Updated: April 7, 2019 2:54:51 pm
Kabir Khan says he has often been advised to not speak his mind on topical issues but the director believes if it’s problematic to speak out, it’s equally dangerous to remain silent.
The filmmaker says it’s important for like minded people to speak up and not let “negative forces run rampant” in a country.
“All my life I have been advised not to speak things as they are. But I think we should. If we don’t speak up for each other, there will be nobody left to speak for you. We must voice our opinion.
“People who think in a certain way, if they keep quiet, let the negative forces in a society or a country run rampant, then they are also responsible for that. As dangerous it is to speak out in a certain way, it is equally dangerous to be silent,” Kabir told PTI in an interview.
The repercussions of speaking out are usually felt first on social media, where opinions which differ from the majoritarian view are met with abuse and trolling.
“There are too many lunatics on social media and we have let them run wild. We really need to take stock of where freedom of speech ends when it comes to becoming abusive. The fundamental difference between freedom of speech and abuse is that in the former, you own your words,” Kabir says.
The Bajrangi Bhaijaan director says anonymous trolling has hugely affected social media discourse.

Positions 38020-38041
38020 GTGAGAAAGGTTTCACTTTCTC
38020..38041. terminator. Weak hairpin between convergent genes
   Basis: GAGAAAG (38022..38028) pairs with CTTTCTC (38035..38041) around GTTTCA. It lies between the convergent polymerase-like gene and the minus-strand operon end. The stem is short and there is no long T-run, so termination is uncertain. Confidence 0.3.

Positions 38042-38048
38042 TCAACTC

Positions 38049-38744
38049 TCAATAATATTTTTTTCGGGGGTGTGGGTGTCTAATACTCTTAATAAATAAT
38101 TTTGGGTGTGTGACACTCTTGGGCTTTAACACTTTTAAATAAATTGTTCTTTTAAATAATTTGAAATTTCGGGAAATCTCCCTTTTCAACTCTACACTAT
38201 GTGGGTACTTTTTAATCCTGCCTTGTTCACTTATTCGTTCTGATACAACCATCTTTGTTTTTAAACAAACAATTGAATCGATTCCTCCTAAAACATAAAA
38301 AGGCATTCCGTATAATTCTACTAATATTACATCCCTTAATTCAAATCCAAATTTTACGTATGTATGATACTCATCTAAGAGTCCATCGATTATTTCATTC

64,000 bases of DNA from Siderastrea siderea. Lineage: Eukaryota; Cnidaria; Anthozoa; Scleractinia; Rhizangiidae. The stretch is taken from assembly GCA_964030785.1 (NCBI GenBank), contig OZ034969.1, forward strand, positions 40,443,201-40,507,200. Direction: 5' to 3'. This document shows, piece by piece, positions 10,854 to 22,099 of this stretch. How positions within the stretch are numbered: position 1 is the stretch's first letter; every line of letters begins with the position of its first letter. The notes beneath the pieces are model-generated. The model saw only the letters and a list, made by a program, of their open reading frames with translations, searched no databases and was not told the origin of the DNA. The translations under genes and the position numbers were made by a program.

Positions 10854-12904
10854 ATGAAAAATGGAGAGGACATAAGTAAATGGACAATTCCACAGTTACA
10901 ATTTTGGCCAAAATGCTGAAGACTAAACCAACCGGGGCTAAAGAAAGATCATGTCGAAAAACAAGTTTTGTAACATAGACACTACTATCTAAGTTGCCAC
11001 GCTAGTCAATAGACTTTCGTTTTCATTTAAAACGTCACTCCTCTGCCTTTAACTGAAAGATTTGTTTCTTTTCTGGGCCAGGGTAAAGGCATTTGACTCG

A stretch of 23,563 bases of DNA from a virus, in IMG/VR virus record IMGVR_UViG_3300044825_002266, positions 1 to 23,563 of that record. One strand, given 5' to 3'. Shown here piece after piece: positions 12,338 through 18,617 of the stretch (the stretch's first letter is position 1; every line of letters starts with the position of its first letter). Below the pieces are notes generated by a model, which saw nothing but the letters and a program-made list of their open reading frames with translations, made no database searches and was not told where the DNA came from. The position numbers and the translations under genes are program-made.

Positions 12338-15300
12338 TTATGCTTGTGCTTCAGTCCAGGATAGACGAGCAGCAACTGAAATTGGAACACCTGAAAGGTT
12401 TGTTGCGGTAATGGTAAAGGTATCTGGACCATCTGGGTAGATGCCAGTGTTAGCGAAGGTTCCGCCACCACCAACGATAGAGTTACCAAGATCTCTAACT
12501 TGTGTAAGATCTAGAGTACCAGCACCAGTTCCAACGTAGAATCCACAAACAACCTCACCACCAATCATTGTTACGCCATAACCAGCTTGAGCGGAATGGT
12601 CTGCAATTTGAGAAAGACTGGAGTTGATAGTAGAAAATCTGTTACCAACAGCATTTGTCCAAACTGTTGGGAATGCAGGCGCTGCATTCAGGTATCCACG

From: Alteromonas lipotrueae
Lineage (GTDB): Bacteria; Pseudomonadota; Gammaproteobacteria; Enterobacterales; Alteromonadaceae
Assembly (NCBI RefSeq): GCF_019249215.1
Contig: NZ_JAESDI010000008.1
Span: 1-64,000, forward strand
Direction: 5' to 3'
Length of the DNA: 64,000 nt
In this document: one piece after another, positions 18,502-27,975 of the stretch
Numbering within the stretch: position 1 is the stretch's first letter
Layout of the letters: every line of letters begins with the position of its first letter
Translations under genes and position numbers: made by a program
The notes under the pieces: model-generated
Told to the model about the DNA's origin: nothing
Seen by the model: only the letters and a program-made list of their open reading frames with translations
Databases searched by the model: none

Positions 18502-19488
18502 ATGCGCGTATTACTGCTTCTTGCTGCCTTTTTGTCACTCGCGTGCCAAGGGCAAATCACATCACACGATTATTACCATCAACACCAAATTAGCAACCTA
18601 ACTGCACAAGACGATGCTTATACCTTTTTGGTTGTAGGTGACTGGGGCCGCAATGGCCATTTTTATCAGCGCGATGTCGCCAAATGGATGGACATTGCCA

“If you are hiding behind a nameless, faceless social media handle, it is pure trolling and abuse. It is unfortunate and a negative aspect of social media. The social discourse has taken an incredible nose dive and is no longer about having a discussion but abusing each other.”
From his debut feature Kabul Express, New York to Bajrangi Bhaijaan, Kabir’s films have often had a political undertone. None of his films has been set in a space, which he refers to as “la la land”, and feature characters dealing with sociopolitical issues.
The director says artistes do have a “certain social responsibility” but it’s a personal choice if they want to make a political commentary through their work.
“But I am not going to judge and say ‘every artiste should be taking a political stand and be ideological.’ Sometimes people like to say ‘we are apolitical’ but that’s wrong. Nobody is apolitical.
“Sometimes by saying that you are apolitical, you are taking a political stance. I don’t agree with that but it is not that one must be pushed into speaking their mind. If you don’t want to, that’s totally up to you.”
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